Over-fertilization or soil ingredients such as bark can lower pH to unhealthy levels, often fatal if not rectified promptly. 

Leaf Curling, Yellowing, and Browning Tips

How to Fix:

Snake plants prefer a pH range of 5.5 to 7.5. Adjust the pH of the soil by using Dolomitic limestone, which also provides calcium and magnesium supplements. 

Apply 2 – 4 Tablespoons per plant of pelletized dolomitic limestone and water thoroughly. It can also be applied in early spring or late fall as fertilizer and pH imbalance prevention. 

Stunted growth

Snake plants with stunted growth followed by leaf curl, severe wilting, and eventual leaf browning can be caused by overly root bound in too small of a container. 

How to Fix:

Re-pot your snake plant into an unglazed clay pot 2 – 4 inches larger than the previous container. 

To limit leaf rot, don’t bury it more profoundly than it was in its previous container. Water thoroughly after transplanting. 

Leaves Curl and Drop

Leaf curling, followed by premature leaf drop, is usually caused by nitrogen deficiencies. Other symptoms include yellowing and browning leaves, especially in its newest growth. 

How to Fix:

According to the University of Florida, potted snake plants benefit from receiving .272 oz of nitrogen per 10 square feet every month. The best results come from using N-P-K ratios of 3-1-2 or 2-1-2. 

These low N-P-K ratios give your efficient tropical plant the boost it needs to retain healthy growth while limiting the possible effects of pH imbalances and chilling injury, which occurs at higher levels of nitrogen fertilization.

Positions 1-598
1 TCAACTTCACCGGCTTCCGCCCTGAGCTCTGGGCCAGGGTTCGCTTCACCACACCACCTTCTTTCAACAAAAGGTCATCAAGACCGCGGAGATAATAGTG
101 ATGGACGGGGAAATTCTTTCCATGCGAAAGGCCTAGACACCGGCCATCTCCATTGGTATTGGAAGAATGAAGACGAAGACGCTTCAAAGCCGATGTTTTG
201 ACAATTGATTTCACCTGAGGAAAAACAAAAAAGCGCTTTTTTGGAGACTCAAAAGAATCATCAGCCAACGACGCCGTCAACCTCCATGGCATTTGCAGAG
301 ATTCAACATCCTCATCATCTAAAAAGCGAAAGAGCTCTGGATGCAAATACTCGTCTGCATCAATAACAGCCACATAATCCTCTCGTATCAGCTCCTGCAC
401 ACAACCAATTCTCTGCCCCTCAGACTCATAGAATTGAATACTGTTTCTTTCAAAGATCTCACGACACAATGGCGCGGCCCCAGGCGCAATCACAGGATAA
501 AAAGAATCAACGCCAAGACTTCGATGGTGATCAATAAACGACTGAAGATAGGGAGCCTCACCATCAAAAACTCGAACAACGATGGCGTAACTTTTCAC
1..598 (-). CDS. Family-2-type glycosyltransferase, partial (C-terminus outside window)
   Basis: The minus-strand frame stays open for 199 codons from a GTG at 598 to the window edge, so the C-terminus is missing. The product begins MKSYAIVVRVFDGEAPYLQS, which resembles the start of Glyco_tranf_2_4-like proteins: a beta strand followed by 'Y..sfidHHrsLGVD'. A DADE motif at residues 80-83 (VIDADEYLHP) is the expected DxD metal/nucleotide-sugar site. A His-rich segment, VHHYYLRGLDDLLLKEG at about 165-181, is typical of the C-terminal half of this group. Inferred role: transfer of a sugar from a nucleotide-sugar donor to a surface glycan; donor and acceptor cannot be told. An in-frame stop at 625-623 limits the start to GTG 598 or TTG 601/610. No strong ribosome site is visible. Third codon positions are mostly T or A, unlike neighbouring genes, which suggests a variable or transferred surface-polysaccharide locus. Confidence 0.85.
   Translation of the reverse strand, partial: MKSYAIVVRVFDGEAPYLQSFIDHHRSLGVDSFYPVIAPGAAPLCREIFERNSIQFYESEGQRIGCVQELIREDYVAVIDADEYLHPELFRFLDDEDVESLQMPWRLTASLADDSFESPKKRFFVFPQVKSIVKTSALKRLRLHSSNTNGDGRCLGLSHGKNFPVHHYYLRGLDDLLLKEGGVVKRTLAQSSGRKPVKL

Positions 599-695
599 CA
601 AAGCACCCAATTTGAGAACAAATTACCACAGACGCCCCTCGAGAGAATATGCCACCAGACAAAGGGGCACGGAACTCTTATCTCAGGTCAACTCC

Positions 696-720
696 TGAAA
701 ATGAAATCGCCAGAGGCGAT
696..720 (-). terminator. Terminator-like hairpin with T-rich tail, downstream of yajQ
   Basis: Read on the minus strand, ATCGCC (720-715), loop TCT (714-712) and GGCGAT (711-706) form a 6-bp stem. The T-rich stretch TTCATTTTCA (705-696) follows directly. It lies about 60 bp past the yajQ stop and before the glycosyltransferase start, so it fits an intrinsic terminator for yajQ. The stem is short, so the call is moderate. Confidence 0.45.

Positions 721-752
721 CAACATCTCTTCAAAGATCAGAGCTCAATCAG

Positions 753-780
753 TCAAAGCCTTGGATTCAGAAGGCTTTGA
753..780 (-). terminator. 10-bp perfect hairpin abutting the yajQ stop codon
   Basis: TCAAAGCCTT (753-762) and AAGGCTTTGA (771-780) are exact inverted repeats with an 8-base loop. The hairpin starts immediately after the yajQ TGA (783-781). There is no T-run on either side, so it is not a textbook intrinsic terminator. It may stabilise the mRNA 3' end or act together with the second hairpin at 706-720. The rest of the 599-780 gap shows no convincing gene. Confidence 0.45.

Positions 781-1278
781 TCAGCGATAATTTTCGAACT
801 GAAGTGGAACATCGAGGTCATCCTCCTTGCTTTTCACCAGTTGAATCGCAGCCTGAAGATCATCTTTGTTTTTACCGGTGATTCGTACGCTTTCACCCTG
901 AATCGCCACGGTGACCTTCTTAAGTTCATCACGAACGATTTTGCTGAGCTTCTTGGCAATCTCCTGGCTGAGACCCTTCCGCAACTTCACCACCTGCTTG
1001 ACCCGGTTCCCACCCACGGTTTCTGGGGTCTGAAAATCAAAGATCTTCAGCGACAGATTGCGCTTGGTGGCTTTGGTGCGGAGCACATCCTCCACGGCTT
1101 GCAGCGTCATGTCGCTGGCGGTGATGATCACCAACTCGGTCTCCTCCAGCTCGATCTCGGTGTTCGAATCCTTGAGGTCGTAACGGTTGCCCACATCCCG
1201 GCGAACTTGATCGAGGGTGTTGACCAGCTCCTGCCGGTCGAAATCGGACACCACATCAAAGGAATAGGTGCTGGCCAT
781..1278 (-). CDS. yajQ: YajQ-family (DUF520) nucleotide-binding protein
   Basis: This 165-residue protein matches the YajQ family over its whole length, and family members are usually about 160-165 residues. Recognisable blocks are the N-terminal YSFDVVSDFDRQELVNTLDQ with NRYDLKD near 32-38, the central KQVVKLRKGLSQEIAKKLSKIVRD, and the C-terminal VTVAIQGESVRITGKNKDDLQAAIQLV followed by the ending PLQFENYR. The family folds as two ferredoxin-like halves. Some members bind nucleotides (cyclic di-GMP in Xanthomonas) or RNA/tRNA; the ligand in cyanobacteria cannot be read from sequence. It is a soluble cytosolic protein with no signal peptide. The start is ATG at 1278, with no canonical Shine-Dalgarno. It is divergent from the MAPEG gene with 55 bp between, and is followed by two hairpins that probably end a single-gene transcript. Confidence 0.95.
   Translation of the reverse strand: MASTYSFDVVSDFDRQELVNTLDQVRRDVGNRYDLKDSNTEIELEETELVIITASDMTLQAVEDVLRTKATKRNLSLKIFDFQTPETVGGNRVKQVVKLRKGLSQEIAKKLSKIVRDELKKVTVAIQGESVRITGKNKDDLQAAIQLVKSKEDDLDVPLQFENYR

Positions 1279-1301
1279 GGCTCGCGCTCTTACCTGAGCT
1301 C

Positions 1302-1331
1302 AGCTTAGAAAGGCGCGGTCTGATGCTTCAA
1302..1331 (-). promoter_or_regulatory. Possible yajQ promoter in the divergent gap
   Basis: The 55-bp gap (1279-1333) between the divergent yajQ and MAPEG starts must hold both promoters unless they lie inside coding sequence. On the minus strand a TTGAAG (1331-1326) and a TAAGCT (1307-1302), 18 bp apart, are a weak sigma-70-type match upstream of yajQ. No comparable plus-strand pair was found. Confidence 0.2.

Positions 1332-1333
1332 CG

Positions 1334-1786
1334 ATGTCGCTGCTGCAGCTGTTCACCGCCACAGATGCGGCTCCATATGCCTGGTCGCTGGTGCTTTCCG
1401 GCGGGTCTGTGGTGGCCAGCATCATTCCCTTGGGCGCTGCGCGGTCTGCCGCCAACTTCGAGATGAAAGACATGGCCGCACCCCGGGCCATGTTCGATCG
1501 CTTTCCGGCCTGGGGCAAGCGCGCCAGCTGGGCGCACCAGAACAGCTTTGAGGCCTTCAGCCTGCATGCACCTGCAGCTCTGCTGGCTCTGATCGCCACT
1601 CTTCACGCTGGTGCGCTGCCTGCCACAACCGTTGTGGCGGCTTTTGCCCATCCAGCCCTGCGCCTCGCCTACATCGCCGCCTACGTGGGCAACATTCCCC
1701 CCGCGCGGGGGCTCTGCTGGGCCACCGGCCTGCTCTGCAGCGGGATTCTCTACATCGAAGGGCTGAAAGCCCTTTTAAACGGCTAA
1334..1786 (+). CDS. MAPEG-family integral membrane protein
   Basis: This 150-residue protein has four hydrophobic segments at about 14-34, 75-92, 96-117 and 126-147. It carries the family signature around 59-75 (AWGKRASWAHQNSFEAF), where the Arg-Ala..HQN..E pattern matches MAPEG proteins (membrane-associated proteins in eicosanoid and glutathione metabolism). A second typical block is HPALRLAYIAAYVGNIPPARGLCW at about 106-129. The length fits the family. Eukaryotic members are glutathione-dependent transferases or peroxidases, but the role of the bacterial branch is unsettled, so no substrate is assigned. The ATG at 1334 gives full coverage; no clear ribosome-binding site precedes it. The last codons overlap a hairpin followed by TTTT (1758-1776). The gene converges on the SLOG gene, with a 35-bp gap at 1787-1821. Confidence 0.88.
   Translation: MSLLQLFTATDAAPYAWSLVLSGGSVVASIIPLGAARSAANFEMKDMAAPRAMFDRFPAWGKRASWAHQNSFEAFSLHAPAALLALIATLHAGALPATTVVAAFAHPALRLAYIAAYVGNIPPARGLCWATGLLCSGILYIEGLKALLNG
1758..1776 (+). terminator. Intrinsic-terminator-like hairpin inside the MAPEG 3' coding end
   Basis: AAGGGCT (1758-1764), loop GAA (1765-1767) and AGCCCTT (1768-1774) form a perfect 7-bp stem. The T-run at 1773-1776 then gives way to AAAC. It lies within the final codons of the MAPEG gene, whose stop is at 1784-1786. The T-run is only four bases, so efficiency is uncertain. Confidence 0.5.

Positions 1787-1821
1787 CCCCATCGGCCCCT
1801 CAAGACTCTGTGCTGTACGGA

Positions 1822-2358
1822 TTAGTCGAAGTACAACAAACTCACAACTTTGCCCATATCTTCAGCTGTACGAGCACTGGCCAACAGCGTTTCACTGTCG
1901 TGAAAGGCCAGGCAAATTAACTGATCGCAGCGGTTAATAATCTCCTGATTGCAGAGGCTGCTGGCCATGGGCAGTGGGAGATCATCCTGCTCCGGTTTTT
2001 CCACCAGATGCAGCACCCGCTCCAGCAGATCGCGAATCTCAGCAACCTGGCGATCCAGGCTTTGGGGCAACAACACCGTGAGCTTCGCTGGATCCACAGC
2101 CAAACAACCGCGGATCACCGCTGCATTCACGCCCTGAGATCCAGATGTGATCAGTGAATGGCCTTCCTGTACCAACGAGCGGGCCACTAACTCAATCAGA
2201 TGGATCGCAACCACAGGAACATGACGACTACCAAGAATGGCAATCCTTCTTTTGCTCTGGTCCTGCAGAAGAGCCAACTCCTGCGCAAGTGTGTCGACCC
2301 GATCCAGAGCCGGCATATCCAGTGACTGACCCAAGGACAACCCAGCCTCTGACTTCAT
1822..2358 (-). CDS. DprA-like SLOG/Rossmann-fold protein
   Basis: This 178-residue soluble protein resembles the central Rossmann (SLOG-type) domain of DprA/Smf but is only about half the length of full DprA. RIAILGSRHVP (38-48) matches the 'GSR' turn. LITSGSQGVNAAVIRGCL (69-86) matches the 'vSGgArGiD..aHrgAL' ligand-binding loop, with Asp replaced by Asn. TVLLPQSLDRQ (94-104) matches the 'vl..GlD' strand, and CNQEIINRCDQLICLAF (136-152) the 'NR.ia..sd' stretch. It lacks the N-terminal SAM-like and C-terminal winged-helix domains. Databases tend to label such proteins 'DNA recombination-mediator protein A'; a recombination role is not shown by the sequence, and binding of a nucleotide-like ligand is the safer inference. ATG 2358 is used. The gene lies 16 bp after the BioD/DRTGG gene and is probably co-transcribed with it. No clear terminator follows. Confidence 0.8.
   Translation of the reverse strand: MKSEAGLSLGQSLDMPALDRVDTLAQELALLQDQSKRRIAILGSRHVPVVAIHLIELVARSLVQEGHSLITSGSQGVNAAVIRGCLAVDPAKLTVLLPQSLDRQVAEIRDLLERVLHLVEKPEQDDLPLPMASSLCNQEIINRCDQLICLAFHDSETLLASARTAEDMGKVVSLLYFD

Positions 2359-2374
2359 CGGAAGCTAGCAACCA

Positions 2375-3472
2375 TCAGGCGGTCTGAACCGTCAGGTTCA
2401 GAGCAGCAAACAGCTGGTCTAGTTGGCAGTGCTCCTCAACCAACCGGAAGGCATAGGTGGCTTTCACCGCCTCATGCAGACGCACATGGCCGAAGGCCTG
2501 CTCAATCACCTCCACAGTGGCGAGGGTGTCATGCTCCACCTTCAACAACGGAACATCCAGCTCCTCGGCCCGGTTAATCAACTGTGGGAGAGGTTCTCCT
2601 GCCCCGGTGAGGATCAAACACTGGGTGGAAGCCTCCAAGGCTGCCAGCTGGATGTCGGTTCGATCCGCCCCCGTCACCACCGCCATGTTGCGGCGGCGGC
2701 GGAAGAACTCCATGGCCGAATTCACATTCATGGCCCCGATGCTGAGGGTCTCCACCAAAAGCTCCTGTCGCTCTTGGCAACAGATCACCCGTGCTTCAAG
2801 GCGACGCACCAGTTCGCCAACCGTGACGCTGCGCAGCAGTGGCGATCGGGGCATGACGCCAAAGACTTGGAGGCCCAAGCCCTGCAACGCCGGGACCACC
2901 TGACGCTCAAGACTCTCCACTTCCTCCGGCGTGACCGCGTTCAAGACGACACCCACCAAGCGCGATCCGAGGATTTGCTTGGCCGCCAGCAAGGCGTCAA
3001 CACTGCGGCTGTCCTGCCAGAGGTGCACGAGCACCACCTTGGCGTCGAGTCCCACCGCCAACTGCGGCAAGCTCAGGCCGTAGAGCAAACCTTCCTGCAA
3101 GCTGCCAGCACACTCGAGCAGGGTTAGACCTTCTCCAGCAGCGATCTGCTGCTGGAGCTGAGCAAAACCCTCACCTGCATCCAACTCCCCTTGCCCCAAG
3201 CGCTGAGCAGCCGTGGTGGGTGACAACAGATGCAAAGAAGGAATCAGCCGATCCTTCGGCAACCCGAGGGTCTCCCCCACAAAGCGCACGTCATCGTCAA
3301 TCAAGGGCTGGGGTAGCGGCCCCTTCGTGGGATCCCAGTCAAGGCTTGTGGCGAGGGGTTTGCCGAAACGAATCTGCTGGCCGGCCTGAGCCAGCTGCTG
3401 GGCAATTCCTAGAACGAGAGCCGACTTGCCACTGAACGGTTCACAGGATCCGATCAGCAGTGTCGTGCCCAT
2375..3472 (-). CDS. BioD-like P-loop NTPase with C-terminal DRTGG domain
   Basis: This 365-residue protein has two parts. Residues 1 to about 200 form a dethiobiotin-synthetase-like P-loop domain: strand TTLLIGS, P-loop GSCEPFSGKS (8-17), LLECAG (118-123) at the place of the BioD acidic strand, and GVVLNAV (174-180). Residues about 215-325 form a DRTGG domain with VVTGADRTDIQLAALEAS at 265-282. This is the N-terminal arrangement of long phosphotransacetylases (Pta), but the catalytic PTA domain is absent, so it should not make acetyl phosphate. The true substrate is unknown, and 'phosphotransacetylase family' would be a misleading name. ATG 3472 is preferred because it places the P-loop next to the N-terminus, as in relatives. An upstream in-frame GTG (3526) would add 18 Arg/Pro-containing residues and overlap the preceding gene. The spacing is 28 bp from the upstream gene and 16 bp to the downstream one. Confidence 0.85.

Leaves Curling with White Spots

The presence of whitish water-soaked spots followed by leaf curling is often a sign of damage from exposure to temperatures lower than 46 degrees Fahrenheit. Symptoms will usually appear within 1 – 4 weeks after exposure. 

How to Fix:

Water your snake plant with at least an inch, just over 1/2 gallons per square foot. 

Avoid fertilizing for several weeks to limit additional stress and new growth, which allows the plant to focus on healing. During this time, only prune plant tissue that is black or mushy, which will help to limit pest infestations. 

Leaves Twisting with Yellow Edges 

If the leaves of your snake plant are twisted with yellow variegated edges, yet the plant is still healthy and showing signs of unwilted leaves, then you might have the ‘Twisted Sister’ variety of snake plants. 

How to Fix:

The twisting and yellow colours are normal phenotypes that happen to be present in this variety of snake plants, and as long as your plant is not wilted, then there is nothing that needs to be done! 

FAQ Snake Plant Leaves Curling

Should I remove curling leaves from my snake plant? 

No, it’s not necessary to remove curled leaves. You are better off focusing on what is causing the curling so that it can be rectified before the leaves turn necrotic. 


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Ben's horticultural interest grew when graduating from Hertfordshire University in 1997. Having contributed to numerous publications including Better Homes & Gardens, Garden Design Magazine, and The English Garden. He is also the author of Propagating Houseplants Made Easy.